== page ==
Throughout the generations, from Abraham to Jesus, God lived up to his promises to be with his people—with protection, guidance, mercy, grace, and love. Jesus the Word put flesh on those promises, sealing God’s commitment to Creation for all time.
This day honors the beginning of all beginnings, the hope of all hopes, the epitome and the incarnation of all fresh starts, all clean slates and all tomorrows.
“I will go,” said the Son. “I will live their life. I will think their thoughts. I will dream their dreams. I will feel their pain. And if I have to, I will die their death. I will penetrate to the marrow of their bones, to the depths of their hearts. I will know them and be made known. I will make a way—a new way of freedom, a new way of love.”
“St. Augustine once prayed, ‘intimior intimo meo’: ‘You are closer to me than I am to myself.’ To find God, you don’t have to build great temples like Solomon. You don’t have to prove anything like Rehoboam. You don’t have to erect statues like Jeroboam. God is already right here with us, in our hearts, in our minds, in our very life. Where else would we want him to be?”
“The Temple was meant to be the permanent place where in the innermost sanctuary dwelled the Ark of the Covenant, holding the tablets of Moses from Horeb, and creating a literal resting place for God. Even so, Solomon asked ‘…but will God indeed dwell on the earth? Even heaven and the highest heaven cannot contain you, much less this house that I have built!'”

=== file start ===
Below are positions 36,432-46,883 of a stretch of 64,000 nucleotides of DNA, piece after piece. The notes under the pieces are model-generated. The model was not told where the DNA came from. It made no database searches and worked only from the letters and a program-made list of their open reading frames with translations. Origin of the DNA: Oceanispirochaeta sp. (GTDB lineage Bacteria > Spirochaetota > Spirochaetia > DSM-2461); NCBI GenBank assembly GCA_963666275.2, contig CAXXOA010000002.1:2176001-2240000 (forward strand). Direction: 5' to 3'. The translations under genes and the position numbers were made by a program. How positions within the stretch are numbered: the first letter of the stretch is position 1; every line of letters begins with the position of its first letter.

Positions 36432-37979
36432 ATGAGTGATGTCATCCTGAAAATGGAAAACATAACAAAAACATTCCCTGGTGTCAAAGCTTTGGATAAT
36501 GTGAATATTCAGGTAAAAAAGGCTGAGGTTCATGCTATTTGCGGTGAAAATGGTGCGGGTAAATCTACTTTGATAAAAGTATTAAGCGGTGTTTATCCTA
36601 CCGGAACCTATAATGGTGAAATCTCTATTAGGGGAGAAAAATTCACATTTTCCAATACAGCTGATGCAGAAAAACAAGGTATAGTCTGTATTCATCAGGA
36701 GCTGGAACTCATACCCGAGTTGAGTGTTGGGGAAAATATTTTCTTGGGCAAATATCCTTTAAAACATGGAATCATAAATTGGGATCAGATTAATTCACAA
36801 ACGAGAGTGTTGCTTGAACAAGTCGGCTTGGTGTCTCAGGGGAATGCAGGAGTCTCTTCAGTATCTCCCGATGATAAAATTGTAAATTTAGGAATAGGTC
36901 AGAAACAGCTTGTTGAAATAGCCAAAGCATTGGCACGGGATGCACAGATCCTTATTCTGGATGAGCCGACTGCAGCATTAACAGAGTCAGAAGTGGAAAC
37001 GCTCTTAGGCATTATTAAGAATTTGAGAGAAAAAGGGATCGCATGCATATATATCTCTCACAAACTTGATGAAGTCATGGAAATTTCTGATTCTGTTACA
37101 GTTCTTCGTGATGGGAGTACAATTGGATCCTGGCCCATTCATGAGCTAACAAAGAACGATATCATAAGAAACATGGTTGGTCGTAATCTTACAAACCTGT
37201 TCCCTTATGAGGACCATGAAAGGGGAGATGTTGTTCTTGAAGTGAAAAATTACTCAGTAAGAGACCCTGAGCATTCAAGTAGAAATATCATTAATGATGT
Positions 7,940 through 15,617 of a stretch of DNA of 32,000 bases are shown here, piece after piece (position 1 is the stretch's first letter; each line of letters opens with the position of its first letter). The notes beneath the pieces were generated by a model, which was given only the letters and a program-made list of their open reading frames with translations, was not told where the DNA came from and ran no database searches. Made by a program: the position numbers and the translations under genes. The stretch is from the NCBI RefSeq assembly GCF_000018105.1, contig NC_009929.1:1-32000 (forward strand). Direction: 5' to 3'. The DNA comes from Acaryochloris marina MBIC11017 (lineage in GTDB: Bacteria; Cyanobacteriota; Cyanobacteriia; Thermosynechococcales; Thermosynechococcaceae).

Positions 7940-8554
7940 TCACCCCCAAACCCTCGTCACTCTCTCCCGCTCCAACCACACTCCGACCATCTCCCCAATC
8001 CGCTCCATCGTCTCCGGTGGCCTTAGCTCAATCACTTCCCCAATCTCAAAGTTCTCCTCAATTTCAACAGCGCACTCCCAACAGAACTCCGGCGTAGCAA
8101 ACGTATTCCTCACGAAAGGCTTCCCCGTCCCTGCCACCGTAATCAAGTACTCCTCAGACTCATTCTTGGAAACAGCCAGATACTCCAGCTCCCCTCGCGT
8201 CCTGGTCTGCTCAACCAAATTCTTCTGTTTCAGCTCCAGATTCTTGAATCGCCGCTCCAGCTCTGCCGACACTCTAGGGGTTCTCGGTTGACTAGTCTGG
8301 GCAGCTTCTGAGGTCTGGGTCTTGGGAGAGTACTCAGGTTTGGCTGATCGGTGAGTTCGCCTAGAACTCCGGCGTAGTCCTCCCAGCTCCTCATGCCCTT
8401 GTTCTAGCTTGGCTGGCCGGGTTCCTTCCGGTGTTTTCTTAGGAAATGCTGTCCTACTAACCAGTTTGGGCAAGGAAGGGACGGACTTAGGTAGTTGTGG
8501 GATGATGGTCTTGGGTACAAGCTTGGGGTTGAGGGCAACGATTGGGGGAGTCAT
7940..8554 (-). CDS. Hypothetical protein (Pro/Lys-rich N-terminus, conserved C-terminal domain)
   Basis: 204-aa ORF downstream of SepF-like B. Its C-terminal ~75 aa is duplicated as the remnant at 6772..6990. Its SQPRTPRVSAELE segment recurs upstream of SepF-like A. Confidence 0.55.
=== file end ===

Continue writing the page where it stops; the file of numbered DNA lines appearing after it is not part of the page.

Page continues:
“So wrap our injured flesh around you; breathe our air and walk our sod. Rob our sin, and make us holy: perfect Son of God. Welcome to our world.”
The song sung at the end of this sermon is “Welcome to Our World” by Chris Rice, from the album Deep Enough to Dream, Rocketown Records, 2002. To hear it by the original artist–who is admittedly a far better singer than Fr. Lonnie–visit http://www.youtube.com/watch?v=QrgwL5r7IcU.